2.5. The First Monitoring Programs
The early 1980s saw the first attempts to monitor the UV/optical continuum and emission-line variations in Seyfert 1 galaxies. There were two reasons this happened when it did. First, there was a realization that variability afforded a powerful probe of the structure and kinematics of AGNs on projected scales of microarcseconds. Variability was recognized as an important new tool with which to study enigmatic quasars. Second, the right technology for such investigations became widely available: it was possible to attempt such programs on account of (a) IUE, which for the first time allowed precision UV spectroscopy of low-redshift extragalactic objects, and (b) the proliferation of linear electronic detectors (first Reticons and Image Dissector Scanners, and later CCDs) on moderate-size (1-2m) ground-based telescopes.
One of the first significant monitoring programs was a multiple-year IUE-based program on NGC 4151, which was carried out by a European consortium led by M.V. Penston and M.-H. Ulrich 84. Ultraviolet spectra were obtained with a typical sampling interval of 2-3 months. The program showed that variations in the UV and optical continua were closely coupled. It also revealed that the emission-line flux variations are correlated with continuum variations, but that different lines respond in different ways, both in amplitude and in time scale. These data also showed a complicated relationship between UV and X-ray variations and led to the discovery of variable absorption lines in the ultraviolet.
The galaxy NGC 4151 was also monitored spectroscopically in the optical at Lick Observatory by Antonucci & Cohen 4. They found that the Balmer lines seemed to respond to continuum variations on a time scale less than around one month (their typical sampling interval). They also found that relative to H and H, the higher-order Balmer lines and He II 4686 varied with higher amplitudes.
Arakelian (Akn) 120 was the first higher-luminosity Seyfert that was monitored fairly extensively in the optical 64 , 65 as a result of dramatic Balmer-line profile changes that had been detected earlier 26 , 38, 80 . Peterson et al.cite 65 found that the time scale for the response of H to continuum variations suggested a BLR size of less than 1 light month across. This was a surprising result as it suggested that there was a serious problem with existing estimates of sizes of the BLR that were based on photoionization equilibrium modeling, as these indicated the BLR should be about an order-of-magnitude larger than this. The upper limit on the BLR size was similar to that obtained by Antonucci & Cohen 4 for NGC 4151, but because Akn 120 is a higher-luminosity source, the monthly sampled data provided a more critical challenge to BLR models.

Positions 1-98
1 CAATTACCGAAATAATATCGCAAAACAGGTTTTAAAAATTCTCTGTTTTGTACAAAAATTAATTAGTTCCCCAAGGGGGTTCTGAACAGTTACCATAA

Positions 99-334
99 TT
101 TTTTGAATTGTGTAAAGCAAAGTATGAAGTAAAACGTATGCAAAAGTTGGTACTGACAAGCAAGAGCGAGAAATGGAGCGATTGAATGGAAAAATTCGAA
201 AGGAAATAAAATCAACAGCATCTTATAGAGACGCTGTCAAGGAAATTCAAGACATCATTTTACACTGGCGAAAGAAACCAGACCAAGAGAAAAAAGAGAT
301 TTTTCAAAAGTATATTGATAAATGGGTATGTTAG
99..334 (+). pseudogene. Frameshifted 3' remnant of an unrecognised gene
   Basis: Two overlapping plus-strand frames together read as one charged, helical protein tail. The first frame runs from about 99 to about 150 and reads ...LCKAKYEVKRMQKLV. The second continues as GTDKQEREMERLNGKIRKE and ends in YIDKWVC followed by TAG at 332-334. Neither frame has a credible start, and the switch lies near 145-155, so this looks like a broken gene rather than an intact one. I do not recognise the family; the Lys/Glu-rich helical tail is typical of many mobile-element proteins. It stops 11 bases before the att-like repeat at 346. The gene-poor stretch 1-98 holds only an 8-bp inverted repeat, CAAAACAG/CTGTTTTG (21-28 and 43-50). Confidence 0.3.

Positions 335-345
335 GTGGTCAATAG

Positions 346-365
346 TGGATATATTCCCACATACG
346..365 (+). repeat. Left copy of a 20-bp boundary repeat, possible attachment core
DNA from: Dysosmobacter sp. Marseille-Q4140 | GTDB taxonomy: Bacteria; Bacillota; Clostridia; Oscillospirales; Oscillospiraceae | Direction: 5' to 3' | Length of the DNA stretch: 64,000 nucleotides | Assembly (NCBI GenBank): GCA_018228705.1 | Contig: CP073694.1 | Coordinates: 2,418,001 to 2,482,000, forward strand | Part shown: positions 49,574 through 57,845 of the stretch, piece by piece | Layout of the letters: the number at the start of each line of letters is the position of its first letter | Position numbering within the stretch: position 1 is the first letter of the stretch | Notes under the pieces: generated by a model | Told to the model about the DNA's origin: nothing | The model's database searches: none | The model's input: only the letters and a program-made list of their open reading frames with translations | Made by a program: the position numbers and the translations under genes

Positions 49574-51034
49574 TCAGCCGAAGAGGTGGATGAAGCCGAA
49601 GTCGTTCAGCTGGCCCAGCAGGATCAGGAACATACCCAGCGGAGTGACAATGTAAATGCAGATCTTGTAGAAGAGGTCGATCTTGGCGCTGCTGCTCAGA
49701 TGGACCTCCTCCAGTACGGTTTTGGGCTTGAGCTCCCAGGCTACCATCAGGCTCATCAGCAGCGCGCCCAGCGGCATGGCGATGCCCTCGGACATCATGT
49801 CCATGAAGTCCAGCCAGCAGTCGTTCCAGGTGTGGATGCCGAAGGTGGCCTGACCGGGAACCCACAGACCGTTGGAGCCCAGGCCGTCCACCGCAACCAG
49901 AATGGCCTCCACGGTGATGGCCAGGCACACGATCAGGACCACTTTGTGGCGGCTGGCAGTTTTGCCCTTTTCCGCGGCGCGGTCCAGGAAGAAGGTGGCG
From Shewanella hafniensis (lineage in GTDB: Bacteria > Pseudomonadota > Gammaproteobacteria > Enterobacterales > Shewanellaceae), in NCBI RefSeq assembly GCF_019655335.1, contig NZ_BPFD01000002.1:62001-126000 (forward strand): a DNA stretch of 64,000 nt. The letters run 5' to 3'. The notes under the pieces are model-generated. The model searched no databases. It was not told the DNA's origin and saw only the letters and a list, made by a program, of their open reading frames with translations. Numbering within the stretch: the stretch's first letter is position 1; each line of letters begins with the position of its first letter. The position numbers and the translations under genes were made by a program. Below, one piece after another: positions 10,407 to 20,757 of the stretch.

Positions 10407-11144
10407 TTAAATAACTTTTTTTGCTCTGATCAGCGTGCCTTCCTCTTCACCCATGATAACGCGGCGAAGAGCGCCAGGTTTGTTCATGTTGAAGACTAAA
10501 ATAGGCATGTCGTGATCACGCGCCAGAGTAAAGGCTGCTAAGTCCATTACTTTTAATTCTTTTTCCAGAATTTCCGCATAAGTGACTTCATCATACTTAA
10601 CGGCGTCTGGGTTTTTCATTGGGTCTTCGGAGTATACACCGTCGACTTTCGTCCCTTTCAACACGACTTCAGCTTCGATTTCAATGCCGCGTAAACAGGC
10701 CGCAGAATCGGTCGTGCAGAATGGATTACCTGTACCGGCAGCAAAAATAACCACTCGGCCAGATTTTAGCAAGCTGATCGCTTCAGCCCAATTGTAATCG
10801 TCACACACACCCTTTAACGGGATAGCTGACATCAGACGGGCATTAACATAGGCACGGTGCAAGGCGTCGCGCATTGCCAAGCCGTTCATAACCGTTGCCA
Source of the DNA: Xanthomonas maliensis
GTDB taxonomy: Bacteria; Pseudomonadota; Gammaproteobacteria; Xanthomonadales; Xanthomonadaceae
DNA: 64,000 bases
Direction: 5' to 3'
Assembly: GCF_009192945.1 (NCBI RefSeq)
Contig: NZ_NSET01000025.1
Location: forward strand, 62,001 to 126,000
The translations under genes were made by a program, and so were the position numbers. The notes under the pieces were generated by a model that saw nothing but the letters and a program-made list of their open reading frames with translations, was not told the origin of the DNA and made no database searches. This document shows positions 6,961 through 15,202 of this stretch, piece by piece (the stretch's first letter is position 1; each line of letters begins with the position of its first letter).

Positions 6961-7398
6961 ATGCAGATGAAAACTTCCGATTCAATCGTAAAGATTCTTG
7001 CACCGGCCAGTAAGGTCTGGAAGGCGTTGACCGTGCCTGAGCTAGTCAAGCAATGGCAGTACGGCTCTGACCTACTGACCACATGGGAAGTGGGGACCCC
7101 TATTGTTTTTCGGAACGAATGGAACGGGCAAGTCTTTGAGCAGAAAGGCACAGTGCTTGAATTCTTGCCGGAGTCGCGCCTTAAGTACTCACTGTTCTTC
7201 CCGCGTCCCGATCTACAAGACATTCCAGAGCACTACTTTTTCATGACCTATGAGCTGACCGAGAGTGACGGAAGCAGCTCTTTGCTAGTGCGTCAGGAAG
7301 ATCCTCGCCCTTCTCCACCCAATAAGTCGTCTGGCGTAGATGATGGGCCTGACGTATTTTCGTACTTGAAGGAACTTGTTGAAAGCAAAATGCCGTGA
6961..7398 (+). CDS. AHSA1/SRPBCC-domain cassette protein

Not surprisingly, the results from these earlier monitoring programs were controversial. Several observational problems could be identified:
Correlated errors are due to systematic flux-calibration errors. Basically, if the flux calibration of a spectrum is incorrect, both the continuum and emission-line fluxes measured from it will be in error in the same sense; if the calibration is too high, both the emission-line and continuum fluxes will be too high. This introduces an artificial correlation between the line and continuum at zero lag, and can thus bias the measurement of the true lag between them to artificially small values.
Aperture effects occur when the amount of flux entering a spectrograph is not fixed, on account of pointing or guiding errors, or variations in seeing in the case of ground-based observations. In point-like sources like stars, this affects only the overall photometric accuracy. In nearby AGNs, however, both the narrow-line region (NLR) and host-galaxy are spatially resolved, and the aperture geometry, centering and guiding, and seeing variations can lead to apparent spectral variations. Depending on their nature, aperture effects can cause either correlated, uncorrelated, or even anticorrelated errors in the line and continuum fluxes.